Prototype 3G MacBook Pro Actually had a 'MagSafe' Antenna
Over the weekend, there had been a lot of interest in what appeared to be a 3G-capable MacBook Pro with an extendable antenna. The original eBay auction reached as high as $70,000 before being removed from the site. The listing was removed at the request of Apple. The seller, however, joined our forums, and provided additional photos and details about the unit.
Much of the initial commentary was about the look of the antenna, but it was actually felt to be nicely designed by the seller of the notebook. He wrote, "really in person it seems quite well designed, and not out of place with the rest of Apple's look."
The seller describes the antenna as "quite tiny" and attributes some of the initial reactions to the bad angle. It is said to protrude about 2" from the display when extended. Most notably, it's actually attached to the MacBook Pro with magnets, and can come off. This is shown in the following photos:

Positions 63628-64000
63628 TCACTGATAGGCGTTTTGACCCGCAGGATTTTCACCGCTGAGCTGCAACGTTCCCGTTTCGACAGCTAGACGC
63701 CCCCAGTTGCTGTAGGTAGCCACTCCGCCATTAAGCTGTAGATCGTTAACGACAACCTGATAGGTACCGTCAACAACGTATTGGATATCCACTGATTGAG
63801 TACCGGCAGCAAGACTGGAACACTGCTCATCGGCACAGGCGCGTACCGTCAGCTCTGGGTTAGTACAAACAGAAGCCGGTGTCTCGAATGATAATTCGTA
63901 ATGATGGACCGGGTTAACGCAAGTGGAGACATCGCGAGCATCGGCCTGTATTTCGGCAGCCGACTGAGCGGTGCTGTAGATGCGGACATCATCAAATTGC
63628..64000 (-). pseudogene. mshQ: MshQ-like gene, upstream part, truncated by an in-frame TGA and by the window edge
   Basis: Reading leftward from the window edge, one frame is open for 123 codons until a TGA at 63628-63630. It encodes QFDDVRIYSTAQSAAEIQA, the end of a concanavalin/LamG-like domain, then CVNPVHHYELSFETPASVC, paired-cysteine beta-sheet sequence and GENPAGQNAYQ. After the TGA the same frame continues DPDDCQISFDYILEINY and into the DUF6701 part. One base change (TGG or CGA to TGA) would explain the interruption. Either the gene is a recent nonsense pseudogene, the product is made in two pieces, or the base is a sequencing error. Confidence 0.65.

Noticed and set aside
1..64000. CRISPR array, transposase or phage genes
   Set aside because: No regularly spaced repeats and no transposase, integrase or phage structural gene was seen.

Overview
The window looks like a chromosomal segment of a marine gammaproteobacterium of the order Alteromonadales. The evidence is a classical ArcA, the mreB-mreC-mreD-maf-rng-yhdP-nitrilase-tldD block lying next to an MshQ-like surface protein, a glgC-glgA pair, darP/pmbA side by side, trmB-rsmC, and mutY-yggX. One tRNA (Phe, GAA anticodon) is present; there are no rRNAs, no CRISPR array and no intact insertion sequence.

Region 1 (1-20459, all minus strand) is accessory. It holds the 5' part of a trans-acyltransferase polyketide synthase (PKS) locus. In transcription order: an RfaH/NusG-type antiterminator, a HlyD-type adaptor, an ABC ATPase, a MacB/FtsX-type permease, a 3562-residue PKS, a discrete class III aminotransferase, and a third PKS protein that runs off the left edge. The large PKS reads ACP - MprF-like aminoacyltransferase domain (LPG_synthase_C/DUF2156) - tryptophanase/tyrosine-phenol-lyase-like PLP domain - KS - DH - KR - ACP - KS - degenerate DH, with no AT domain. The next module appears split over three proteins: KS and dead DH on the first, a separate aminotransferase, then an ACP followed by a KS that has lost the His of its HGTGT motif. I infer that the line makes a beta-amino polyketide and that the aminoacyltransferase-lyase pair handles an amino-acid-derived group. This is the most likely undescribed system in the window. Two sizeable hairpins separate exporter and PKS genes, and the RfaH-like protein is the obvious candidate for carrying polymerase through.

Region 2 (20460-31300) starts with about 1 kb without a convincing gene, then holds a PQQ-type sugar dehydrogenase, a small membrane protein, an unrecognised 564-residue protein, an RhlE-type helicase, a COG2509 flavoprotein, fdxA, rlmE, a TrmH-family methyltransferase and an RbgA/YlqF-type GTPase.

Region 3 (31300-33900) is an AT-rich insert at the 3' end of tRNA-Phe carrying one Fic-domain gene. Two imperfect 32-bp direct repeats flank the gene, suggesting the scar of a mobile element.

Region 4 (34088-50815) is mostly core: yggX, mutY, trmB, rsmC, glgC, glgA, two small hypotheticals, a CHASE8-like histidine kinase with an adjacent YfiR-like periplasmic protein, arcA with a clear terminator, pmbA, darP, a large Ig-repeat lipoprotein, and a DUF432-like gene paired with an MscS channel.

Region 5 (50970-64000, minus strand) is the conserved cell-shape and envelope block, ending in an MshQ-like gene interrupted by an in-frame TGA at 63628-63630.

Apple has used magnets in their power cords for a number of years to help prevent damage from users accidentally tripping over cables. Apple applied this same design theory to the antenna. Apple had actually applied for a patent on this kind of magnetically attached and extendable antenna back in 2008, and recently republished.
In the patent application, Apple explained the reasoning behind the external antenna. According to Apple, metal enclosures, such as in the MacBook Pro, have a high conductivity which poses a challenge when designing an internal antenna.
The antenna may exhibit improved transmission and reception efficiencies when the antenna is placed in an extended position away from the conductive housing
They also acknowledge that external antennas that permanently protrude have an unattractive appearance and may be susceptible to damage. Their solution was to offer this retractable antenna design. When not in use, the antenna can be stowed and take on the look of the rest of the case design, and when extended, can break away with magnets to avoid damage to the computer.
Obviously, Apple decided against pursuing the design ultimately, but its very interesting to see an actual prototype of a concept that Apple had also submitted a patent for back in 2008.